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Weekly eNews: April 2, 2018

Financial Market Update

Welcome to the StrategicPoint Financial Market Update — a market and economic overview of what occurred last week and what’s up for this week. Please find our market commentary and most recent Blog posts in our StrategicPoint of View®.

Last Week

Each of the benchmark indexes listed here posted weekly gains last week, as stocks recovered from the prior week’s steep losses. The S&P 500 and Dow posted returns exceeding 2.0%, respectively, followed by the Russell 2000 and the Nasdaq. While many of the markets were closed for Good Friday, last week was relatively slow in trading overall, albeit somewhat fruitful.

The price of crude oil (WTI) fell last week, closing at $64.91 per barrel early Thursday evening, off from the prior week’s closing price of $65.74 per barrel. The price of gold (COMEX) also dropped to $1,329.60 by early Friday evening, falling from the prior week’s price of $1,352.90. The national average retail regular gasoline price increased to $2.648 per gallon on March 26, 2018, $0.050 higher than the prior week’s price and $0.333 more than a year ago.

S&P 500: 2640 (up 2.03% for the week and down 1.22% for the year)
NASDAQ: 7063 (up 1.01% for the week and up 2.32% for the year)
Dow: 24103 (up 2.42% for the week and down 2.49% for the year)
US Treasury 10yr: 2.73% (from 2.81% last week)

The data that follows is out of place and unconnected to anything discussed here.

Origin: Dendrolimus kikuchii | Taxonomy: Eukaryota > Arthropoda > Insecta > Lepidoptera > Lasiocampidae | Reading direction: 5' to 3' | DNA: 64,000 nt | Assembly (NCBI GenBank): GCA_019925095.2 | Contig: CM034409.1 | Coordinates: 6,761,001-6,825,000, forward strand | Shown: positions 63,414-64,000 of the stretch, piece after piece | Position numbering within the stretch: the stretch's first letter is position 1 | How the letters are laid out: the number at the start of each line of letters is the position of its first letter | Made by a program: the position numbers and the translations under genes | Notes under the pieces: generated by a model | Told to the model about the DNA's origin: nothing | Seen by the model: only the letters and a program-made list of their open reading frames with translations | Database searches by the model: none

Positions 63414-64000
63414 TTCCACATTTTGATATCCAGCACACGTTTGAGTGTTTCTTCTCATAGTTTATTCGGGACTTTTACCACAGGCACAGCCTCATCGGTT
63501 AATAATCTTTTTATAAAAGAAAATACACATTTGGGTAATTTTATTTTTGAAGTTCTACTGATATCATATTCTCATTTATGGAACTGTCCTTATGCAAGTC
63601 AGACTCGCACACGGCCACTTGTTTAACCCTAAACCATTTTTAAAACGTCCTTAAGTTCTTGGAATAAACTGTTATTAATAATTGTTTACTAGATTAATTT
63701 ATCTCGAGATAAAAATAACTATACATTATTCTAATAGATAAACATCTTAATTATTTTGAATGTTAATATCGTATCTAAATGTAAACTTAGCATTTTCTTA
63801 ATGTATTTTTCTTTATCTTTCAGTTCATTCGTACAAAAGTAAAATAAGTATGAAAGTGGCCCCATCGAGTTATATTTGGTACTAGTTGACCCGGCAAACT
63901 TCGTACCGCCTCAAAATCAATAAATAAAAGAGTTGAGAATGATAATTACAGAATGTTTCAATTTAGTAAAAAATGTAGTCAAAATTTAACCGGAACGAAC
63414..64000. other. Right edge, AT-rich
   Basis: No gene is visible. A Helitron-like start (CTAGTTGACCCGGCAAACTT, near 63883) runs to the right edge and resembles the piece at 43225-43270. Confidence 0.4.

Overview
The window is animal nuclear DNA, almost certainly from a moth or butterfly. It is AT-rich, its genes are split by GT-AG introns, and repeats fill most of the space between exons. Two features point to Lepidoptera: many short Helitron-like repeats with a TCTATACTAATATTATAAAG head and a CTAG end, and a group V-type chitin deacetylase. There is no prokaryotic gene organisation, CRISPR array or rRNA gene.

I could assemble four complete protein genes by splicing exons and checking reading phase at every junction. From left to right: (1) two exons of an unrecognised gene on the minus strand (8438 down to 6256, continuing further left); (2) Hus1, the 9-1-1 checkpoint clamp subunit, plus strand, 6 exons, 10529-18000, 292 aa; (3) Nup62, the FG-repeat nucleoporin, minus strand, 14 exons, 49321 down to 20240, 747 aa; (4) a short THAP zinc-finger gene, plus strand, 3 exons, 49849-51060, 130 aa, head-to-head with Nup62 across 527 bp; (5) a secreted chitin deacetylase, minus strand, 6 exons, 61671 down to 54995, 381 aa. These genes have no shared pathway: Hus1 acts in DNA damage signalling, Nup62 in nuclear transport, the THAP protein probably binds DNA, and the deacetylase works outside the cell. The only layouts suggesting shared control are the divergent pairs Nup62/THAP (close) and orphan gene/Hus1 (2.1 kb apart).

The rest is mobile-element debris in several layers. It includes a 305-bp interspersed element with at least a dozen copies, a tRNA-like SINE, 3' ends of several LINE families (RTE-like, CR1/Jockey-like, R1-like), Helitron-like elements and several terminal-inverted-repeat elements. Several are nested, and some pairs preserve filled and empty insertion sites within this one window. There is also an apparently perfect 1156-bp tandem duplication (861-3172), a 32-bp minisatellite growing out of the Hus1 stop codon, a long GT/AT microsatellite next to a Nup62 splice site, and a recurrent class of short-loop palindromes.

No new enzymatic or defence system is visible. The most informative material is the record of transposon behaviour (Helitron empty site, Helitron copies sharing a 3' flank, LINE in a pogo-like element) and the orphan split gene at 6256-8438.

Crude Oil (May): $64.94 (from $65.88 last week)
Gold(June): $1,327.30 (from $1,355.70 last week)
USD/Euro: $1.2323 (from $1.2355 last week)

Last Week’s Headlines

  • Gross domestic product increased at an annual rate of 2.9% in the fourth quarter of 2017, according to the third and final estimate released by the Bureau of Economic Analysis. GDP increased 3.2% in the third quarter. The deceleration in real GDP growth in the fourth quarter reflected a downturn in private inventory investment that was partly offset by accelerations in personal consumption expenditures, exports, state and local government spending, nonresidential (business) fixed investment, and federal government spending, and an upturn in residential fixed investment. Imports, which are a subtraction in the calculation of GDP, increased. For the fourth quarter, consumer spending increased 4.0%, nonresidential (commercial/business) investment grew 6.8%, and residential investment expanded at a rate of 12.8%. GDP increased 2.3% in 2017 (that is, from the 2016 annual level to the 2017 annual level), compared with an increase of 1.5% in 2016. Overall, economic growth, as measured by GDP, was solid in 2017. However, heading into 2018, a slowdown in consumer spending may curtail growth in the first quarter.